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Early Detection of Sickle Cell Saves Lives

Ministry ramps up campaign for Sickle Cell Month

September is Sickle Cell Awareness Month and the Ministry of Health and Wellness will be amplifying its efforts, over the next few weeks, to raise the profile on the illness with which some 19,000 Jamaicans current live.

The Ministry of Health and Wellness offers screening to all pregnant mothers and newborn babies at all public health facilities, at no cost to the family. Early screening affords medical practitioners the opportunity to determine whether or not the child has the sickle cell disease or if the child is a carrier, that is, they have the sickle cell trait.

“The Ministry offers four doses of pneumococcal vaccine and a further booster dose of Haemophilius influenza type B to children who are sickle cell positive”, stated Dr. Naydene Williams, Director Health Services Planning and Integration at the Ministry of Health and Wellness. “These vaccines protect patients against pneumonia, meningitis (infection around the brain) and septicaemia (infection of the blood).”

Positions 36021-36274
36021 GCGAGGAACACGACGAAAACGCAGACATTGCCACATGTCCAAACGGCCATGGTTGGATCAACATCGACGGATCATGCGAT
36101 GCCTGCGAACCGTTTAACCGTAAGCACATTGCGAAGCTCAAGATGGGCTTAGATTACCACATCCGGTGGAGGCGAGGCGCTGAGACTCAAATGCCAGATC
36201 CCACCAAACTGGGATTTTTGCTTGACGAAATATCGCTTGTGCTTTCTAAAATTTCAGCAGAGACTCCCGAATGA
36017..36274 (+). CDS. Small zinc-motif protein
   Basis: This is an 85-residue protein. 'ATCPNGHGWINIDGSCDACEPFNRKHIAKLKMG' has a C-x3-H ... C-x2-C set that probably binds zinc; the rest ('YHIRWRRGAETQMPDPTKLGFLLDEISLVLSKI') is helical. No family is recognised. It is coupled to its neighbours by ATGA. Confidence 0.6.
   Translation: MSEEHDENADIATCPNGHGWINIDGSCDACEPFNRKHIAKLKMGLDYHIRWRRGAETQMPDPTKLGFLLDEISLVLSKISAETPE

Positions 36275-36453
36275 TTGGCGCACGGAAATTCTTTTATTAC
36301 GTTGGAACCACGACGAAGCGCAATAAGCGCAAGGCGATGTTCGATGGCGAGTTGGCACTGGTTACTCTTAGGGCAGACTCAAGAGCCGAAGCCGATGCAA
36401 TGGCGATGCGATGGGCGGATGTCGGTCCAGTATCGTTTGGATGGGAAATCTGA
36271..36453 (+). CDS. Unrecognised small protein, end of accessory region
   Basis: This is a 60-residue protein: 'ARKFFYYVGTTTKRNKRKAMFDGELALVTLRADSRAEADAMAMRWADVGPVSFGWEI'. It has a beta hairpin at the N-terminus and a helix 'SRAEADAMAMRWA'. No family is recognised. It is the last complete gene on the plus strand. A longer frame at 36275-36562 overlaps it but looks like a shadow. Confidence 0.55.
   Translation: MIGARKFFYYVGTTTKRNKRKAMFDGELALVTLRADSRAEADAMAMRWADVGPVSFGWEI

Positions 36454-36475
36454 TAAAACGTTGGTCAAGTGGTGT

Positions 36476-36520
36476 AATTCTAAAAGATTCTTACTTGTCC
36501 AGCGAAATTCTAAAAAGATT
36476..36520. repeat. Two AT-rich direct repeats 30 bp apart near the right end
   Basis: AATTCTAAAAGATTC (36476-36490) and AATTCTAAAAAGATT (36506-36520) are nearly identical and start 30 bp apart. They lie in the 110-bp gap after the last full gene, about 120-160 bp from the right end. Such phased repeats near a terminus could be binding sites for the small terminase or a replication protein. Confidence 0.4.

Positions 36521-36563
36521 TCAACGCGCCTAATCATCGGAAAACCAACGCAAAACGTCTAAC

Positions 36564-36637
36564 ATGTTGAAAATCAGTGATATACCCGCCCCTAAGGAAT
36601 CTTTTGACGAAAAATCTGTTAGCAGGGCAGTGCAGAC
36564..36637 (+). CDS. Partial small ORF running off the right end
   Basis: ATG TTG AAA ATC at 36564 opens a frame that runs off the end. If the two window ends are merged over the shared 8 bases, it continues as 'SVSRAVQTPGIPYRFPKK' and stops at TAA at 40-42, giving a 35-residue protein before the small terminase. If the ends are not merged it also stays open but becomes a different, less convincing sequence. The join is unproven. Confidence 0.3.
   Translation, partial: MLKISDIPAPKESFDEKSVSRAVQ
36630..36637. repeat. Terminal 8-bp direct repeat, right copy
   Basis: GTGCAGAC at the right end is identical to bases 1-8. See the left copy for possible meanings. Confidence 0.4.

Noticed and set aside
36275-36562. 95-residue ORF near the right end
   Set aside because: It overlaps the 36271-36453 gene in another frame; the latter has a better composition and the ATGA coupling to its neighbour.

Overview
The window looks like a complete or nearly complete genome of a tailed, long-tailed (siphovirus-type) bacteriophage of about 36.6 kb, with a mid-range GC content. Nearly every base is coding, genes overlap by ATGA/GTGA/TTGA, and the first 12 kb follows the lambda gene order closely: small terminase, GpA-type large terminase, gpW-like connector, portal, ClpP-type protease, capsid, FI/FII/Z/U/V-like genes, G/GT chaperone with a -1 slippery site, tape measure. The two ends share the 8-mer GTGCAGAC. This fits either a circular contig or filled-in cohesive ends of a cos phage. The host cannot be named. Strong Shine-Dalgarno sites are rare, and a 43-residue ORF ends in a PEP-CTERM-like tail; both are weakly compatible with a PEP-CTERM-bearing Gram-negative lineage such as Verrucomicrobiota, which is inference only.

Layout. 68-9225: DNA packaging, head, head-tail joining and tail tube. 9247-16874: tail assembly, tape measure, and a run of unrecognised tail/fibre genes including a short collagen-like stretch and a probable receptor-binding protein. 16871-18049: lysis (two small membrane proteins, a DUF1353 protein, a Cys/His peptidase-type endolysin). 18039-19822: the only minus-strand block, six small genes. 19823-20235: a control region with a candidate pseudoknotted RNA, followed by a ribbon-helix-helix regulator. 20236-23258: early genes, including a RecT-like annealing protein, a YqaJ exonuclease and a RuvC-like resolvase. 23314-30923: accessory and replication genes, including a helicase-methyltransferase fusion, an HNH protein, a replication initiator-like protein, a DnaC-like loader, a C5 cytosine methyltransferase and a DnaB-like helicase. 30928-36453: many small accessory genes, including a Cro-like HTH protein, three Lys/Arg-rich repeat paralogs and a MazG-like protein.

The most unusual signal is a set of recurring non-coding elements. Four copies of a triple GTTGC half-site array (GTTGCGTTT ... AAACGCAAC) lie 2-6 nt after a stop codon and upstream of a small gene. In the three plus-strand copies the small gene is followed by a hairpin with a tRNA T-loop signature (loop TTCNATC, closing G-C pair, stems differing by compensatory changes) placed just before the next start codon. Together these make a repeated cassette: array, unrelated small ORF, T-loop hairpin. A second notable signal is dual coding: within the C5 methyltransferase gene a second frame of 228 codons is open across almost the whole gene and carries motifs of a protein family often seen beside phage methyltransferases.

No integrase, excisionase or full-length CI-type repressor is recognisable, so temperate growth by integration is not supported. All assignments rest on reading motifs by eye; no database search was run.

Sickle cell disease (SCD) is a common genetic disorder in Jamaica.  One in every 150 persons has the sickle cell disease and 1 in every 10 persons has the trait. This means that persons can have the trait and do not have any symptoms.

While a cure is yet to be discovered, science and technology has come a far way in developing and improving treatment options and care. Today persons with sickle cell disease or the trait of the disease, if detected early, can live longer, healthier lives.

The Ministry urges all pregnant women to ensure that they know their sickle cell status and that of their infants at birth. For more information, contact mothers should contact their doctor or the nearest health centre.  Persons can also call 888-ONE LOVE (633-5683), or 876-927-247 for more information.